Chapter 59: St. Bernarard And The Bendictine Monks

section5-chap59aPope Sylvester, born Gerbert d’Aurillac, known also as the Benedictine monk, was a Gnostic and heretic who encouraged and brought about great strides in science, mathematics, and architecture through his own broad- based knowledge he obtained from Arabs in Spain. 47 Pope Sylvester was famous for his knowledge of Oriental studies, the Hermetic sciences, and of course, magic. 48 Sylvester lived one hundred years before the Crusades, but he secretly hoped Europeans would one day regain Jerusalem to retake the temple treasures holding universal understanding that were hidden there. 49 This certainly testifies to the accuracy and validity of Gnostics and Manicheans successfully working their way into the Roman Church and into the Collegia to destroy Catholicism from within.

Builder guilds, then, after the fall of the Roman Empire, descended from the Roman Collegia through to the Benedictine monks, to the mystical brotherhoods formed in the twelfth century that built Chartres. In fact, the Templars were initially students of the Benedictine monks, who taught the Templars the building skills, and both (Snake) Orders, of course, always kept very close ties to each other. 50 Templars reorganized the Mason guilds in the twelfth century 51 and became patrons for the first trade guilds, which were wholly independent of the church. 52 From the twelfth century forward, Templars were heavily involved in all of the Free Craftsman trades and their organizations. 53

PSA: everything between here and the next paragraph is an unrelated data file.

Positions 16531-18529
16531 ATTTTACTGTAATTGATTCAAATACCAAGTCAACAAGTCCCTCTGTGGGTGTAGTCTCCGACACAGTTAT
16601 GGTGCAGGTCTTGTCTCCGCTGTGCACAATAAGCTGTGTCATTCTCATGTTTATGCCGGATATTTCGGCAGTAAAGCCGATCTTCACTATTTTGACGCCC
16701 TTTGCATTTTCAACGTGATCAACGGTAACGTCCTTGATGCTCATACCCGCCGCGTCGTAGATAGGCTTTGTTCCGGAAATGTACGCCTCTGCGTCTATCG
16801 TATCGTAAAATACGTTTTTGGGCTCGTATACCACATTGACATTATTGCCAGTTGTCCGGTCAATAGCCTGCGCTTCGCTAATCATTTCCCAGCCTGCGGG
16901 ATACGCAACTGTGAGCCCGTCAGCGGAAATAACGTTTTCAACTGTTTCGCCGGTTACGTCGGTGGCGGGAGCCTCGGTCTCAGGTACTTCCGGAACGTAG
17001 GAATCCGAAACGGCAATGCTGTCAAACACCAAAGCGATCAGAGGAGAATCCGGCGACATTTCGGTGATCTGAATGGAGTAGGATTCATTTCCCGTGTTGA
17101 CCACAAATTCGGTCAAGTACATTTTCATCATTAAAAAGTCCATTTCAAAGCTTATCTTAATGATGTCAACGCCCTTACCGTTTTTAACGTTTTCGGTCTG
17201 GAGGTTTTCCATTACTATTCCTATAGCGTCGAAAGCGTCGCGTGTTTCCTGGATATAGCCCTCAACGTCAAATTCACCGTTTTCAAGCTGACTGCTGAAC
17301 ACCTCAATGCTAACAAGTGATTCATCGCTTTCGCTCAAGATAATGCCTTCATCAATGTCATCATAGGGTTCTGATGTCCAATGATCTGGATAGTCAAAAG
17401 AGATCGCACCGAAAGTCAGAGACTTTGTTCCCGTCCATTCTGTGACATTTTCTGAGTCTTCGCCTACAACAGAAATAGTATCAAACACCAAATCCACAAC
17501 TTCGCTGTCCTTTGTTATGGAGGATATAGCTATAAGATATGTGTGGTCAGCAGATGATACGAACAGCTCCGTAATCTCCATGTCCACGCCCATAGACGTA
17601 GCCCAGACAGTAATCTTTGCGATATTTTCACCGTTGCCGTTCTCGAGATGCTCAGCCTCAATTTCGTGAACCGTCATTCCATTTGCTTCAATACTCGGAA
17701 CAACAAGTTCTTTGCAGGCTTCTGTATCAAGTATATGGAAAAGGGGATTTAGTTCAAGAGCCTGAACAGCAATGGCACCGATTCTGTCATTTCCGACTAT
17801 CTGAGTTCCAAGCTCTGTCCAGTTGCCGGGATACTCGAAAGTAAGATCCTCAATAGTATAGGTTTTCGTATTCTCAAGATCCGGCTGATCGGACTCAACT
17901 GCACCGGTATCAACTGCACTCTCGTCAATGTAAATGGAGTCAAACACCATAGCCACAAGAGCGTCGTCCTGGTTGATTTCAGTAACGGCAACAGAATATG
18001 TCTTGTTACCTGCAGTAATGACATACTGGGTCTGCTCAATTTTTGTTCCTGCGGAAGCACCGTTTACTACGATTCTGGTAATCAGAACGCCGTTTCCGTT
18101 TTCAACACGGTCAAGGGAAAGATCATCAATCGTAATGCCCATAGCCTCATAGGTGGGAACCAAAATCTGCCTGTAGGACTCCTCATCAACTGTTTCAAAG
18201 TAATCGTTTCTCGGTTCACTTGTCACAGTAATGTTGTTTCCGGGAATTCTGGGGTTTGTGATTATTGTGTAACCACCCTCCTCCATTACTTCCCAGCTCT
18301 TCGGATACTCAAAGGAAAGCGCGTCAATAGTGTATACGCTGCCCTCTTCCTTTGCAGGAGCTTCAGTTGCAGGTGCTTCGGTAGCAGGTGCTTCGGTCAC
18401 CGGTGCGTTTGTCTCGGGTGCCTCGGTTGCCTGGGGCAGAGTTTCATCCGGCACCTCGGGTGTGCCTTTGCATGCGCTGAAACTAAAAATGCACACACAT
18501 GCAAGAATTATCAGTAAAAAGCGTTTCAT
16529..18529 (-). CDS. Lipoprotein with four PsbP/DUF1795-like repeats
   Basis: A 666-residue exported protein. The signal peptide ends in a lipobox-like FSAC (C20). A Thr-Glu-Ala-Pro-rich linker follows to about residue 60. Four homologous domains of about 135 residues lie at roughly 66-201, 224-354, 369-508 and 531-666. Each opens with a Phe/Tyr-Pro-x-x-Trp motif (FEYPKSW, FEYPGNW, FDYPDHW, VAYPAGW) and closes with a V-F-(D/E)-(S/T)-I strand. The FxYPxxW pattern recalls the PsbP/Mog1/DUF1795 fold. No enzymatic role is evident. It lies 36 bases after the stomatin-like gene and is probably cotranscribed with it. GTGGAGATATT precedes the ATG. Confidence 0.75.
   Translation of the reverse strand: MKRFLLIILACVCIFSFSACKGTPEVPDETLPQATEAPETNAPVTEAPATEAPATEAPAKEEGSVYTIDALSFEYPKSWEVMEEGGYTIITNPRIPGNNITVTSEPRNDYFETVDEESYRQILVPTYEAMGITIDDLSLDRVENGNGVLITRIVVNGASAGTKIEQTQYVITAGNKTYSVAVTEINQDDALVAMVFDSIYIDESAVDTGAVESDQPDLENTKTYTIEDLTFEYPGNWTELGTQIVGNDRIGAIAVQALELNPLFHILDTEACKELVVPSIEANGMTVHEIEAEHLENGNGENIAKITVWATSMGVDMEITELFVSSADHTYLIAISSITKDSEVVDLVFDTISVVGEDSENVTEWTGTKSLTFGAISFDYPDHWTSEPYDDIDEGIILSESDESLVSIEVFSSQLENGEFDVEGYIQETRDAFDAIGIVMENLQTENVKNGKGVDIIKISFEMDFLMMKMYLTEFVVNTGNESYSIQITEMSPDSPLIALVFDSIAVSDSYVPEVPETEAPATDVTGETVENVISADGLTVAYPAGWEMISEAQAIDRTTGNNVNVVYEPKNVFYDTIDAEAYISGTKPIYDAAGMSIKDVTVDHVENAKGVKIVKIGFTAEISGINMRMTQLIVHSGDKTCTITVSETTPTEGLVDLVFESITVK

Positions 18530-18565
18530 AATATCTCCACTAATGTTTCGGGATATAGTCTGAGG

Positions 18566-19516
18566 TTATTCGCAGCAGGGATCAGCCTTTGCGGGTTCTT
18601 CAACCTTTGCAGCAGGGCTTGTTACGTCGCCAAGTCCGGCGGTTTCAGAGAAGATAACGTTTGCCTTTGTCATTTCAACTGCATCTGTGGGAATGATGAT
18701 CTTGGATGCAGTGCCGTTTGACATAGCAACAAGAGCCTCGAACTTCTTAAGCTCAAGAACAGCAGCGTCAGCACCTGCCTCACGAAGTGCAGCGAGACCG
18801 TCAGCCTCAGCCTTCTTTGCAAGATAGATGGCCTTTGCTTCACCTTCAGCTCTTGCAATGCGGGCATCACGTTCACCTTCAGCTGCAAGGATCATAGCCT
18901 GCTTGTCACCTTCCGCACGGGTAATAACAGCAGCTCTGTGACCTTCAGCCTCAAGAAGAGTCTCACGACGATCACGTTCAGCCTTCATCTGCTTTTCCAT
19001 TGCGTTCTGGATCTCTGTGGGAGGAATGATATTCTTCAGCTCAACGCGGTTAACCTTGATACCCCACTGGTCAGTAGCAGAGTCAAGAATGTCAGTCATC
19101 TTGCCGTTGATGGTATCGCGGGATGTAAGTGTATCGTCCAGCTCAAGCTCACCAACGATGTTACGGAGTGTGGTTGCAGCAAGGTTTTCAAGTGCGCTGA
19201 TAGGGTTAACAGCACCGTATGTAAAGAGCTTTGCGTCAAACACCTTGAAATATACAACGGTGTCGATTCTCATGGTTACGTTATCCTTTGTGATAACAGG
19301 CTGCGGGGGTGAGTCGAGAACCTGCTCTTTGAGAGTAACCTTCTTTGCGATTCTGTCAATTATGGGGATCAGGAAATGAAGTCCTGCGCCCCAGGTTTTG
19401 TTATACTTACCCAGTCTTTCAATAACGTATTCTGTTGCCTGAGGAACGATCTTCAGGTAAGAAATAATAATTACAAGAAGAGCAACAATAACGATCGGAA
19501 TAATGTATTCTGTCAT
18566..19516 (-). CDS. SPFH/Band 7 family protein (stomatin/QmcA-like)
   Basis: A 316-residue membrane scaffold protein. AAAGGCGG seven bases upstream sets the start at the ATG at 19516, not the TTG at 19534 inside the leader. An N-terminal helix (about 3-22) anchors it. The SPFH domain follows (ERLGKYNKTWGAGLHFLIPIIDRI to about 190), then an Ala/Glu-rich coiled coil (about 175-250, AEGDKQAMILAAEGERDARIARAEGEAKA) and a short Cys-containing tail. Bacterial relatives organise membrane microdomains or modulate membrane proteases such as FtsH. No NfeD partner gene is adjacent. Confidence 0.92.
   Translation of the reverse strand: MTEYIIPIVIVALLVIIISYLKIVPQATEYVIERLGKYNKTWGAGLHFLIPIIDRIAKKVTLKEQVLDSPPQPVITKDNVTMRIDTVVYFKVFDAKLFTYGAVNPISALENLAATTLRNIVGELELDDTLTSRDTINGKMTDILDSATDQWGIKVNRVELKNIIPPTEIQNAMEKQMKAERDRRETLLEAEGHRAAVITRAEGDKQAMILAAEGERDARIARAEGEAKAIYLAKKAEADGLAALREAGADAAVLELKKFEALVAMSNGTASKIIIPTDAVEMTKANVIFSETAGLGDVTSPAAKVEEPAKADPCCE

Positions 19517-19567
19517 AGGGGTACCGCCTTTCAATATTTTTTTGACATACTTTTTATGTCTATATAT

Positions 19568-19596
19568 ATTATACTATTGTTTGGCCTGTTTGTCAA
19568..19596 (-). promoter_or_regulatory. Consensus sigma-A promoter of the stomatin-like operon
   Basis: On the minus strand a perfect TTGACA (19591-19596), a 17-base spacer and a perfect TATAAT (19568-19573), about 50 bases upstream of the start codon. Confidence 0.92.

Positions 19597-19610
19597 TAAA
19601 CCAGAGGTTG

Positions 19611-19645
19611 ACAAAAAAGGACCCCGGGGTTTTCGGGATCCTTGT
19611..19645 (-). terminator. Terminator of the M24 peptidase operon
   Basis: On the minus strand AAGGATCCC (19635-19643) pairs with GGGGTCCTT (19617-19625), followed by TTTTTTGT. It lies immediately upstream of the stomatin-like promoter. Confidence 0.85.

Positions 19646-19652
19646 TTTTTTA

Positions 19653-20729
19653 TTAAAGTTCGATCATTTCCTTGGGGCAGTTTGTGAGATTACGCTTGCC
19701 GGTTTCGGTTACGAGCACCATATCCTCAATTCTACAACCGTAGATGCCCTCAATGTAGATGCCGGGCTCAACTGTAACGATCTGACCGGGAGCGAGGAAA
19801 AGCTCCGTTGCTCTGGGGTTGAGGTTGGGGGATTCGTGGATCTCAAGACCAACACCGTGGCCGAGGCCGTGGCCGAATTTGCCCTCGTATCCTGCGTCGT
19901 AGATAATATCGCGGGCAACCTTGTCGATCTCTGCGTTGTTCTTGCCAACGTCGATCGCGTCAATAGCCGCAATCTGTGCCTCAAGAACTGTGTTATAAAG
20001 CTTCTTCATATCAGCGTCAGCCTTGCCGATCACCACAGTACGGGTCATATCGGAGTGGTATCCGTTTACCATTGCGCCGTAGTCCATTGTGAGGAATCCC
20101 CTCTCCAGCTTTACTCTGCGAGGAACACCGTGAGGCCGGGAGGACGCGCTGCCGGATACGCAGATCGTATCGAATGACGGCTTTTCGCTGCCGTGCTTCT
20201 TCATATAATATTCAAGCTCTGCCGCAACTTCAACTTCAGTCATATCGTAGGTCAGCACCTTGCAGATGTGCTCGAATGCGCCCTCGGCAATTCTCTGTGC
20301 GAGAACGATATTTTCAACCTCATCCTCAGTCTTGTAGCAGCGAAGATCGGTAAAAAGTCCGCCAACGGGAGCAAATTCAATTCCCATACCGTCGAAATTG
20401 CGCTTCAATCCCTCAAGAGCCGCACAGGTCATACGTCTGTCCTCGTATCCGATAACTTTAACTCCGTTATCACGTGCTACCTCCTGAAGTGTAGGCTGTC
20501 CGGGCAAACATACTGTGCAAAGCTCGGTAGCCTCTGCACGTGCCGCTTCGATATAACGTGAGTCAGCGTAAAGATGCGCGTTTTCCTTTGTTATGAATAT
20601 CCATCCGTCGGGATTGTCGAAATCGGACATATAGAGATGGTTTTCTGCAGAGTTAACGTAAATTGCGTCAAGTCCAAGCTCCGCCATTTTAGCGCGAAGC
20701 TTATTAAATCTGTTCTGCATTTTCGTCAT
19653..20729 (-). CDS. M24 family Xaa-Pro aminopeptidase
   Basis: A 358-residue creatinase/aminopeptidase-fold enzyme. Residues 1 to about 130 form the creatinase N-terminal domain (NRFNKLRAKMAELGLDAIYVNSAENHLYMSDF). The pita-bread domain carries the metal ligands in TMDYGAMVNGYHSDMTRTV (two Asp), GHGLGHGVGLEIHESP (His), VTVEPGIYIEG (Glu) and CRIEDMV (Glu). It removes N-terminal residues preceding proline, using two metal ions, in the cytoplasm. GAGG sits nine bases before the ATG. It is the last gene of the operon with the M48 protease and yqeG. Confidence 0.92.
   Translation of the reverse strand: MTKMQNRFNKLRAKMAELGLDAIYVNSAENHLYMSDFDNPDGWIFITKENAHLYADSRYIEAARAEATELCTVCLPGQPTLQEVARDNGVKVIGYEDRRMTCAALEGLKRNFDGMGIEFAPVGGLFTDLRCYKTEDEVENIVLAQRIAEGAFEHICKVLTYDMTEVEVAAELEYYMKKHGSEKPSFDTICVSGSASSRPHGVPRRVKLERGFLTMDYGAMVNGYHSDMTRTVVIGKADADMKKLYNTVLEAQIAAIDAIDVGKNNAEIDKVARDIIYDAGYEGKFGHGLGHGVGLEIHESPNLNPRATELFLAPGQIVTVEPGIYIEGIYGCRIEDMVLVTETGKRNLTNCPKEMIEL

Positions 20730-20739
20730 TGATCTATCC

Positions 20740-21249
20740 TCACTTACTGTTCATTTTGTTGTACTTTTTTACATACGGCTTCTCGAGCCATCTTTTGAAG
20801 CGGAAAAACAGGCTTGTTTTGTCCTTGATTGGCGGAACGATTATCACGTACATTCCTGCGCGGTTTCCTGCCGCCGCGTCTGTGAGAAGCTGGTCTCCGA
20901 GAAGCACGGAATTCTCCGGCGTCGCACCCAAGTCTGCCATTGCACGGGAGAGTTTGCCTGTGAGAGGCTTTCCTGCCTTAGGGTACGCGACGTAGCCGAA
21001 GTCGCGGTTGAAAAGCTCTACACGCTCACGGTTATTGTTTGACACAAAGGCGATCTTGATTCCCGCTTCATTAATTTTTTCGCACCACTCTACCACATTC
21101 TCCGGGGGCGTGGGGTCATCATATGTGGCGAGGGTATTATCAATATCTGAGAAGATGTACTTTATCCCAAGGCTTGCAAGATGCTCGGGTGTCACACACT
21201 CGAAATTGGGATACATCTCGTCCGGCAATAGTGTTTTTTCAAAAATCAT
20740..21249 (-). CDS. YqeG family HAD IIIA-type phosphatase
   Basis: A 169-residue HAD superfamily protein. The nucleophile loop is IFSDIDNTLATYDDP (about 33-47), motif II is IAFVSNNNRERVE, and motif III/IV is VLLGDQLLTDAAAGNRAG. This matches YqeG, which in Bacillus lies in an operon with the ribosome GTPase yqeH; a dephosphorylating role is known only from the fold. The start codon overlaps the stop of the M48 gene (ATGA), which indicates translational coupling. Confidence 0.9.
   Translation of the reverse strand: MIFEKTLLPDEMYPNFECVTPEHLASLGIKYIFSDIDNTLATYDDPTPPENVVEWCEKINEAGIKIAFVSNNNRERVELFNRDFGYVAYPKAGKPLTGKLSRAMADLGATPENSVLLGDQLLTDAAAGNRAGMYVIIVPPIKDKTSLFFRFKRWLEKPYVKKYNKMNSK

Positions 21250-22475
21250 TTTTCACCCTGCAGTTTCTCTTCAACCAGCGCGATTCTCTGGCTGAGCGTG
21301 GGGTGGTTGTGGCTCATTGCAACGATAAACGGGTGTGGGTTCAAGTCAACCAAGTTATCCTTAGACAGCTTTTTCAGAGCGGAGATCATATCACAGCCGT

These specialized Masons reorganized by the Templars, who became known as the Children of Solomon, 54 were secretly instructed by St. Bernard’s Cistercian Order in the knowledge of Solomon. 55 This Jerusalem- based knowledge was brought to the Cistercians for both safekeeping and translation by the founding Templars. 56 St. Bernard’s Cistercian Order was the very same Benedictine Order that adopted the Celtic Christian Church of Scotland and Ireland, thus reuniting the parallel Benedictine Orders. Masons, builders of any sort, and clerics that belonged to the Benedictine or Templar Guilds were free to move in any country, all under the protection and laws of the Templar Order. 57

The European Notre Dame Cathedrals were all designed in the Gothic tradition, the art Gothique, or Argot, from the Langue Argot, the guardian language of the Golden Fleece, from the mystical, Greek legend of Jason and the Argonauts.